Copyright 2007, The Oklahoman
TULSA — A state Department of Human Services worker failed to properly investigate accusations a boy was being abused in the weeks leading up to his death and faked reports to cover up the blunder, a new report has revealed.
DHS discovered the fabricated reports only after the boy was murdered by his father, according to a special report that a state oversight agency prepared at the request of The Oklahoman
Keenan Taylor, 2, died from burns on June 9, 2005, a day after he was scalded by boiling water at his home.
The DHS "intake” worker reported he'd checked on the boy and three other children two weeks earlier because of abuse complaints but found no problems at the father's home.
The worker actually may not have interviewed or observed the boy at all then, the special report shows.
Also, a DHS supervisor found key witnesses were never interviewed even though reports reflect the worker questioned them, records show.
The worker resigned after he was confronted about inaccuracies in his investigative reports, the oversight agency's report shows.
The tragedy is an extreme example of a recurring problem at the agency — workers sometimes fail to check on a child's welfare then falsify reports to show they did.
Some former employees have told The Oklahoman
that workers make phony reports because they are struggling with high caseloads and are under extreme pressure from supervisors to make documentation a priority.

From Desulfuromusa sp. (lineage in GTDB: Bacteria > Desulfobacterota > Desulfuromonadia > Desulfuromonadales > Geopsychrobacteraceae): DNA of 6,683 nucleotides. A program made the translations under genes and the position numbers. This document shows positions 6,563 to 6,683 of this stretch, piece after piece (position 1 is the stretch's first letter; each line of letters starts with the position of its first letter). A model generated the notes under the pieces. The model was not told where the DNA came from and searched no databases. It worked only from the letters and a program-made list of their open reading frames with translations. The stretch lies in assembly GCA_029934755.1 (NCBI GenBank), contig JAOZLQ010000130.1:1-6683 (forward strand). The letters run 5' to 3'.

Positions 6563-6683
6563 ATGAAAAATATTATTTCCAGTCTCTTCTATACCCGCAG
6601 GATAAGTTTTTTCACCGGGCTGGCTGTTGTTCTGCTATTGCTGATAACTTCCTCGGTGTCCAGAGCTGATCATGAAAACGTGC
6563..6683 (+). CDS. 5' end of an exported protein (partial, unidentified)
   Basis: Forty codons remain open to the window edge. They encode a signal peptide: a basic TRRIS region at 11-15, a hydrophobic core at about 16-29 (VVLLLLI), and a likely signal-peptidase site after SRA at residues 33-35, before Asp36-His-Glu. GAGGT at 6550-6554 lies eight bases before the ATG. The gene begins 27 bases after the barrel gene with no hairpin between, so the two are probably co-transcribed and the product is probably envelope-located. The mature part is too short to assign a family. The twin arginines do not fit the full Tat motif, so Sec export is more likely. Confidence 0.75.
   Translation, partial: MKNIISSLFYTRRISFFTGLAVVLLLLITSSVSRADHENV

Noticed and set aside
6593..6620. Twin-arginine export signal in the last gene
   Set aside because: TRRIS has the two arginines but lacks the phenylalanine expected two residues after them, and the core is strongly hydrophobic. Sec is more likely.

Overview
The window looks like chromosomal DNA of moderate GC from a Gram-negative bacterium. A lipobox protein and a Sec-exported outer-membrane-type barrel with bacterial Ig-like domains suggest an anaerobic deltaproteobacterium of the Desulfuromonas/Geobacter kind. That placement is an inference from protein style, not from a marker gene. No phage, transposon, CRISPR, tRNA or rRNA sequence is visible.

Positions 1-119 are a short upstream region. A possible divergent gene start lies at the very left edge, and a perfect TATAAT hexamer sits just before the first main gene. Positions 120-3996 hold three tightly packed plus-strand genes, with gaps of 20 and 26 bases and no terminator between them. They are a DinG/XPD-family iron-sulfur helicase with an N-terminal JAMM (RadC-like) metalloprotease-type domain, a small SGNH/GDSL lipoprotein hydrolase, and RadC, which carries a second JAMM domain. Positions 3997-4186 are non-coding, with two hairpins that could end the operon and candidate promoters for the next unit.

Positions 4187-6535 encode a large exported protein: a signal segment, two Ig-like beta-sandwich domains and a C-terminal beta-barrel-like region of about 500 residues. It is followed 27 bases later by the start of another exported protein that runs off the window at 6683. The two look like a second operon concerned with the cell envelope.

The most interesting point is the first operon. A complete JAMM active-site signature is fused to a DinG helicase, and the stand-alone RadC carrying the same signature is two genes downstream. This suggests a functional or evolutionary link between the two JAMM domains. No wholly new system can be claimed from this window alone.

"They chose to put these kids in these types of situations and then they don't follow up and they lie about following up,” said Keenan's grandfather, Archie Taylor, who is suing DHS and current and former DHS employees.
"It was like they were just half doing their job,” said Taylor, a Tulsa aircraft machinist whose daughter is Keenan's mother. "I want to make sure that this don't happen to other kids, and the only way to do that is to expose DHS.”
DHS Director Howard Hendrick did not respond directly to a request for comment. Instead, DHS spokesman George Johnson said, "When we hire and train staff to do a job, we have to rely on a certain amount of trust and honesty.
"With a work force the size of ours, that trust is going to be violated. That's why we have policies in place to address those issues when they do occur.”
In Keenan's case, both the worker who faked reports and a "permanency” worker resigned shortly after the boy's death, records show. The permanency worker failed twice to turn in accusations of mistreatment for possible investigation, records show.
Keenan's father, Carlis Anthony Ball, 25, is serving a sentence of life in prison without the possibility of parole for the boy's death. He was found guilty of first-degree murder and neglect at a trial last year.
Prosecutors say Ball deliberately poured scalding water on his son, burning 50 percent of the boy's body, on June 8, 2005. Ball allegedly then stuck the boy in a dirty bedroom closet overnight. Ball watched a movie, had sex with a girlfriend and went shopping in the hours after the boy was burned, according to testimony at his trial.
Ball called for help the next afternoon and claimed he accidentally knocked a pot of boiling water on Keenan while cooking, according to testimony. Ball said he had not realized at first the boy was burned so badly, court records show.
DHS disclosed to prosecutors its intake worker had done an inaccurate investigation. DHS did not discuss the fraud in its only public report on the case. The majority of DHS records on the case remain confidential by law.
discovered the fraud as part of its ongoing inquiry into DHS. It is unclear if the worker faked the records before or after Keenan died.
Read the report from the oversight agency